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Tuesday, Oct 3, 2023

CLOTHING—Head to Toe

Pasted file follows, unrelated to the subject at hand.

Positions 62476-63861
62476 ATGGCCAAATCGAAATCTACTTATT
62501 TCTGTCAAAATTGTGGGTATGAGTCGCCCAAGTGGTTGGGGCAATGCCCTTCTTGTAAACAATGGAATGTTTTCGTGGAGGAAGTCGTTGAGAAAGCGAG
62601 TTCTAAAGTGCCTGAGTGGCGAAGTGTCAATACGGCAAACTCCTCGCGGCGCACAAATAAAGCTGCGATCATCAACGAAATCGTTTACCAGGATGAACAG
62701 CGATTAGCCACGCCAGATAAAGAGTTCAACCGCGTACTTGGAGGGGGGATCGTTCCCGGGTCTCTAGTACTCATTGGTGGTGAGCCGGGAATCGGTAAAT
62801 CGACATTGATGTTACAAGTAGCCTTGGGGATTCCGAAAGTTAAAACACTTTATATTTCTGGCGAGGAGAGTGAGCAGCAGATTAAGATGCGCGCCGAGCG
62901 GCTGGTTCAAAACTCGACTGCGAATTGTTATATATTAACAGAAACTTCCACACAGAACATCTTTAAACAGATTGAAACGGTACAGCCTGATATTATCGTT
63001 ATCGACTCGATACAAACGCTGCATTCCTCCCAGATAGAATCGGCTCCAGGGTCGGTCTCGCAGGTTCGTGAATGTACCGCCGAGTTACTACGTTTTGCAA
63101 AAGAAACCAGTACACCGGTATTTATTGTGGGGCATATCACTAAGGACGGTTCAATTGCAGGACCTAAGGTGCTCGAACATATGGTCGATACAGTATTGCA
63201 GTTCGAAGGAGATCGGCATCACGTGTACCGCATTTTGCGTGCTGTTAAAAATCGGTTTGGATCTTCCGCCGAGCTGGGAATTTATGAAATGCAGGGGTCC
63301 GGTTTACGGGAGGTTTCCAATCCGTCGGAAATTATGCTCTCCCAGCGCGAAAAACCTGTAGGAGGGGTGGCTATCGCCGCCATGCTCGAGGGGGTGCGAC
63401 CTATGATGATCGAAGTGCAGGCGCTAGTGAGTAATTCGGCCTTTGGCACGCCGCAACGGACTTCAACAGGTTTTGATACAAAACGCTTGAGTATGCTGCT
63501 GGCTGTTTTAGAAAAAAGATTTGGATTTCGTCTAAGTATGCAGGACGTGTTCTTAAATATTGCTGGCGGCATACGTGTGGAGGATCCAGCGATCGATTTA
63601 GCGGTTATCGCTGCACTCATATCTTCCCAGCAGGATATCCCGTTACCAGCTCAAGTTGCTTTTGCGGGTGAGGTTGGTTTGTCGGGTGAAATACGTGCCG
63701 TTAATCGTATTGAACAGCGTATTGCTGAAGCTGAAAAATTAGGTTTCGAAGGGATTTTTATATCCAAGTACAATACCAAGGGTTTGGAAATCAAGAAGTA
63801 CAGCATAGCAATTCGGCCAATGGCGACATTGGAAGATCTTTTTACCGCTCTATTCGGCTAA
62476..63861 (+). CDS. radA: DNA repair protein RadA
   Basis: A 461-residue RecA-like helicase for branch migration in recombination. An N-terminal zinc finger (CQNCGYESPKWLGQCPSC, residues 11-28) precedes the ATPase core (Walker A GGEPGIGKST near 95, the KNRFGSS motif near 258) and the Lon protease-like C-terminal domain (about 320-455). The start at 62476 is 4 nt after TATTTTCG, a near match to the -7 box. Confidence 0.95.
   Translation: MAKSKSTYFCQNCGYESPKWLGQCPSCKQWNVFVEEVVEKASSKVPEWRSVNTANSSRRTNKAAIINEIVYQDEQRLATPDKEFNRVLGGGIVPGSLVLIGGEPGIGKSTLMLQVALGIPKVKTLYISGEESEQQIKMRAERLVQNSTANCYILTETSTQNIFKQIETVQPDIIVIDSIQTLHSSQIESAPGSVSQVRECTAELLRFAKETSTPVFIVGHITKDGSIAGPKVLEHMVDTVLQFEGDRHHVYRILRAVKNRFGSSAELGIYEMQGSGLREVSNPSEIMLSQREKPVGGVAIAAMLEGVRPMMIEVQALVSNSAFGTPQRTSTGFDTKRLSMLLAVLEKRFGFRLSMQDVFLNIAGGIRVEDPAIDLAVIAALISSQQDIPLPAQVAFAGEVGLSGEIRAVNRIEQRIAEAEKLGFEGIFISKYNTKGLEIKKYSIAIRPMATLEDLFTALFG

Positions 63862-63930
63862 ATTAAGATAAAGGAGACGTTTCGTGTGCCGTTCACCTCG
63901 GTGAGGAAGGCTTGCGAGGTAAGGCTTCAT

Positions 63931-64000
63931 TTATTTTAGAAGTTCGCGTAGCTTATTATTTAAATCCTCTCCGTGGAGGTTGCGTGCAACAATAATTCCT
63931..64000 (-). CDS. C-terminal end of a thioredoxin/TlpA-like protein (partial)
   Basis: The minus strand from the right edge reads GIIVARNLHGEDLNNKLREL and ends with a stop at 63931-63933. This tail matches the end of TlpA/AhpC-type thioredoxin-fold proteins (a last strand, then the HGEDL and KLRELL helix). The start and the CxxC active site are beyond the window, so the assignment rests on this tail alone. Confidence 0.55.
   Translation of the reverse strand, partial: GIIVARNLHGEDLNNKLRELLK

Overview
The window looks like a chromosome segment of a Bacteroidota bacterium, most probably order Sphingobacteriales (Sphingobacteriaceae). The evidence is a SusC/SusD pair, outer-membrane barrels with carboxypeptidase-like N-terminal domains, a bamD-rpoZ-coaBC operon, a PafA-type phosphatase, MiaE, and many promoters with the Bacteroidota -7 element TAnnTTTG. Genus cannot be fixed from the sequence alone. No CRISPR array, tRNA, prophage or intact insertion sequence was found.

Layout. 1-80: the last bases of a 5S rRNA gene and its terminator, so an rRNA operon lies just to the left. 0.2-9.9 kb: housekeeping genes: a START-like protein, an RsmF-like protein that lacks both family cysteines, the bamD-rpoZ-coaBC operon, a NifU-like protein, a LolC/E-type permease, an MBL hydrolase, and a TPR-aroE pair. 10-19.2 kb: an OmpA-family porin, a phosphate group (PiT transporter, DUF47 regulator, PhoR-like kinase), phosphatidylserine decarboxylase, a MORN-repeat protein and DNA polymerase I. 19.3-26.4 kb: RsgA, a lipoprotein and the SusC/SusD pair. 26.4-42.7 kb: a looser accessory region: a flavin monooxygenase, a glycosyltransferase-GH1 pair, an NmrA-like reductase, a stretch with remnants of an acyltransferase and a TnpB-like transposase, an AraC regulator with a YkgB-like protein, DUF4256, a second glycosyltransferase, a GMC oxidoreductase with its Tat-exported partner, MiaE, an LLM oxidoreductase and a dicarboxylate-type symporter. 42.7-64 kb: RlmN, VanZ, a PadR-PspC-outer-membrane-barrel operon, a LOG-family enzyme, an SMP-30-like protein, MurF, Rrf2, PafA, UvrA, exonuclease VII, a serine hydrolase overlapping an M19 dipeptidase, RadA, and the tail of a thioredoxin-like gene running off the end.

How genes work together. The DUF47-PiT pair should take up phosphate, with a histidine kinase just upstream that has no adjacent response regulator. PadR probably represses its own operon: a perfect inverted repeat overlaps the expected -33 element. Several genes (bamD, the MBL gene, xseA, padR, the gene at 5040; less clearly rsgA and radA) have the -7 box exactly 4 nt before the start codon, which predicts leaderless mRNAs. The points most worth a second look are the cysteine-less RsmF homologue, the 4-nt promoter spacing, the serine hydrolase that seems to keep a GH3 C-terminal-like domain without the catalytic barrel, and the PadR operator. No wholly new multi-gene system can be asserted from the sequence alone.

A woodland hills clothier came up with a way to target men looking for a look that is as good as money can buy Some business executives work boardrooms. Some travel the world. Arturo Carlos Lewin rummages through closets. His job is to custom tailor clothing, mostly for business executives, and the first step is often weeding through a client’s existing wardrobe. The service is just one of several Art Lewin & Co. provides to clients, who typically plunk down about $3,000 on their first visit to the Woodland Hills shop. At those prices, customers expect not only a new suit, but the kind of head-to-toe service that may mean salvaging a favorite coat that’s seen brighter or lighter days. “If one of my clients calls and says one of my buttons fell off, I’ll go over there and pick it up and sew the button on,” said Lewin. “If they have weight gain or weight loss, I’ll go alter it. That’s what separates me (from traditional stores), that and I know who they are.” The company’s client list runs to 1,200 active accounts customers who make purchases anywhere from once a week to once a quarter accounting for about $1.5 million in sales in 2000, its fourth year in business. Lewin himself attends to about 700 clients personally, about 50 a week. Since its launch, Art Lewin & Co. has grown from a one-man operation with two part-time tailors to an organization with five sales representatives and nine tailors located in the company’s factory in downtown L.A. Lewin and his sales reps see clients in their homes, offices and the store, using swatch books of fabric from some of the most exclusive textile companies in Italy and England cashmere, wool, silk and linen from E. Thomas, Loro Piana, Ermenegildo Zegna, Gladson Ltd. and Roger Laviale among them. The average price for a custom suit ranges from $900 to $4,000. A custom shirt will typically run from $125 to $265. The company also provides made-to-measure clothing and coordinates the ensembles with ready-made ties. “We want to make an impact on their wardrobe and, in order to do that, one suit doesn’t cut it,” Lewin said. “We like to do at least a couple suits with six shirts and three ties for each suit. That way, you don’t have a uniform. You can pick and choose what you want to wear.” A Chilean native who came to the U.S. when he was 8 years old, Lewin started working for a custom clothier while he was still in college. After striking up a partnership at that company and disbanding it three years later, he went to work for The Custom Shop, a men’s chain specializing in made-to-measure clothing. In 1997, Lewin went out on his own, tapping all his credit cards to the tune of about $70,000. “I went from making a pretty good income to zero, but I didn’t think about that,” said the 33-year-old entrepreneur. Working out of a spare bedroom in the home he shares with his wife and then 8-month-old daughter, Lewin began telemarketing for clients using business directories for his prospect lists. He screened potential clients to determine their shopping and spending habits, a technique the company still follows. “I wanted to hear that they shop at Macy’s and up,” Lewin said. “If they’re shopping at Nordstrom, that was an ideal candidate. If they tell me they’re shopping at Neiman Marcus, I already know they’re paying $800 or $1,000 for a suit. I can offer them something competitive that’s custom-made for them.” Lewin picked up an astounding 400 clients in the first nine months of operation, enough to move the business out of his house into a small office and hire an additional tailor and four sales reps. For a time the business looked as if it would become heavily reliant on the entertainment industry, but Lewin prefers to work with law firms, real estate companies and investment firms. “Entertainment is too demanding,” he said. “I can’t get up at 4 in the morning and go see them or be there at midnight. I have a family.” Lewin has seen the inside of enough boardrooms to be able to offer advice on the colors and styles that are most appropriate to each profession, a benefit that also helps distinguish him from department stores and specialty shops. “When you go to Nordstrom, they don’t know who you are. They don’t know how you should dress. They just want to sell you whatever you like,” said Lewin. “I know you’re an attorney and you need to wear navy, gray and a couple of earth tones. I work with their skin tones.” Clients say Lewin’s expertise is a key element of the service, allowing them to make selections they would not make if left to their own devices. “I feel very comfortable with him,” said Barry Wolfe, president of Centrelink Insurance and Financial Services in Woodland Hills. “I’ll say, ‘Is this really OK?’ and he would tell me if it doesn’t look good. I like the suggestions he makes. He understands colors a lot better than I do. I’m wearing colors I never did before, and people say, ‘You look great.'” Then there are the house calls. “I have clients whose closets are as big as the whole store,” Lewin said. Sometimes he will alter or update the styling of a favorite jacket or suit. But mostly he tries to get his clients to discard clothing they no longer wear. “Clothing is one of the hardest things to throw away,” said Lewin. “The other day I was at a doctor’s house, and he had things from 15 years ago. I ask, ‘What haven’t you worn in the last year?’ and that cuts off a lot of things.” And those ties? According to Lewin, there are no ugly ties, just bad combinations. “What makes an ugly tie is when you combine it with the wrong colors or the wrong look,” he said. “You can put that same tie with something it should go with, and it will look good.”

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